His public defence of Bain Capital happened at exactly the wrong moment, and it did seem likely that he came out with those pronouncements at the behest of his Wall Street pals. He should have just said "no comment."

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Response to JoeBlowToo (Reply #3)

Wed Jan 23, 2013, 02:34 PM

11. He was bankrolled by the far right Bradley Foundation

as a way to get African Americans to support charter schools.

He's a tool and should be avoided at all costs.

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Response to Freddie Stubbs (Original post)

Wed Jan 23, 2013, 09:51 AM

4. Corey defended Bain Capital last year. Democrats need to arm themselves with information

on who Cory Booker is. I like him, but I distrust him. But my father and brother--who both live Jersey--are being duped by Booker and Chris Christie. Why are Democrats so gullible??!?!

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Response to Freddie Stubbs (Original post)

Wed Jan 23, 2013, 09:55 AM

6. Fuck ageism

Frank is doing a great job.

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Response to Wabbajack_ (Reply #6)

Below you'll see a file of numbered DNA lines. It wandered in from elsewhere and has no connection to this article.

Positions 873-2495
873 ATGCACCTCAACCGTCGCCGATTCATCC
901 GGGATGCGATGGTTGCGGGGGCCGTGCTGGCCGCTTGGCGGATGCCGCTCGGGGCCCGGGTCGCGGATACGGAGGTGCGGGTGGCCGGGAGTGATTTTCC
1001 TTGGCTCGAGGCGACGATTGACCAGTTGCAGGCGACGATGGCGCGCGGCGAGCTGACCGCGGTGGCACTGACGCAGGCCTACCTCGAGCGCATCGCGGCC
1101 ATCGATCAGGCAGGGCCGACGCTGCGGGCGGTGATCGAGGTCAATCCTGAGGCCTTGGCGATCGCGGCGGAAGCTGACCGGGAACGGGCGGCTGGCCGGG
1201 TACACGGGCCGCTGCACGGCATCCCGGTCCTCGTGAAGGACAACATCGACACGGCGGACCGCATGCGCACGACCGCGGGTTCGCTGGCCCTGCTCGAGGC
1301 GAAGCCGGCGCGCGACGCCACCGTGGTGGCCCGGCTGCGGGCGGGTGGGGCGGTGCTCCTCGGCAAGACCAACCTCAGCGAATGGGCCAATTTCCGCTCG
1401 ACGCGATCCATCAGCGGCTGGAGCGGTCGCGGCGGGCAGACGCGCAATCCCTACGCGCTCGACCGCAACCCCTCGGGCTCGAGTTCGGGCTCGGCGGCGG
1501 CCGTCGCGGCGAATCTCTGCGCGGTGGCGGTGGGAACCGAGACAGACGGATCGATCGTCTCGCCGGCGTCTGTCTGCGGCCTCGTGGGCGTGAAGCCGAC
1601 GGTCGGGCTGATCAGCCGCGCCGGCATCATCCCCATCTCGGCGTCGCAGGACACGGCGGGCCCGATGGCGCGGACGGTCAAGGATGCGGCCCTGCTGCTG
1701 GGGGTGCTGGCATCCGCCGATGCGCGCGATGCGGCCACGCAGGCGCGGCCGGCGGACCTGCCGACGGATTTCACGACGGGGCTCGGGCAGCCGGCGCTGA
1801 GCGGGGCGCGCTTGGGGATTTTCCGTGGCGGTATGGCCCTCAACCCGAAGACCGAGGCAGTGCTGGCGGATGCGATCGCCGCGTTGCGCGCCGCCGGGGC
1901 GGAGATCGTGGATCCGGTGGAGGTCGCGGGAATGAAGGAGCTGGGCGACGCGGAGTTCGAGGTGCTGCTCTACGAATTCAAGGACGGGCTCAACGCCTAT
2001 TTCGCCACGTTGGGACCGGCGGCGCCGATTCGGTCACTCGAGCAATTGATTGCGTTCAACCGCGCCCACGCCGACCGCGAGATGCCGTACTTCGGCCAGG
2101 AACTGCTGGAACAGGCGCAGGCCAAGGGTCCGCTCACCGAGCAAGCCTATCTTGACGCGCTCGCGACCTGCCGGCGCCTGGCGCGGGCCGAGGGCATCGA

Wed Jan 23, 2013, 01:57 PM

10. There is a better that 50% chance that he would not live to finish his term if he were reelected

If he is still serving as Governor, Chris Christie would get to appoint a replacement.

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Response to Freddie Stubbs (Reply #10)

Thu Jan 24, 2013, 12:36 AM

12. He seems healthy to me

Anyone can die at any time.

A Republican Senator from Georgia that wasn't that old died of a massive stroke.

Mark Kirk who is pretty young for a Senator almost died.

Crissy's appointed Senator would only last till the next election.

And I for one have not given up on defeating his fat ass later this year. Or get the pugs to do it for us, conservatives hate him right now, conservative challengers have beat Jersey republican officeholders before. A Senator back in the 80's I think.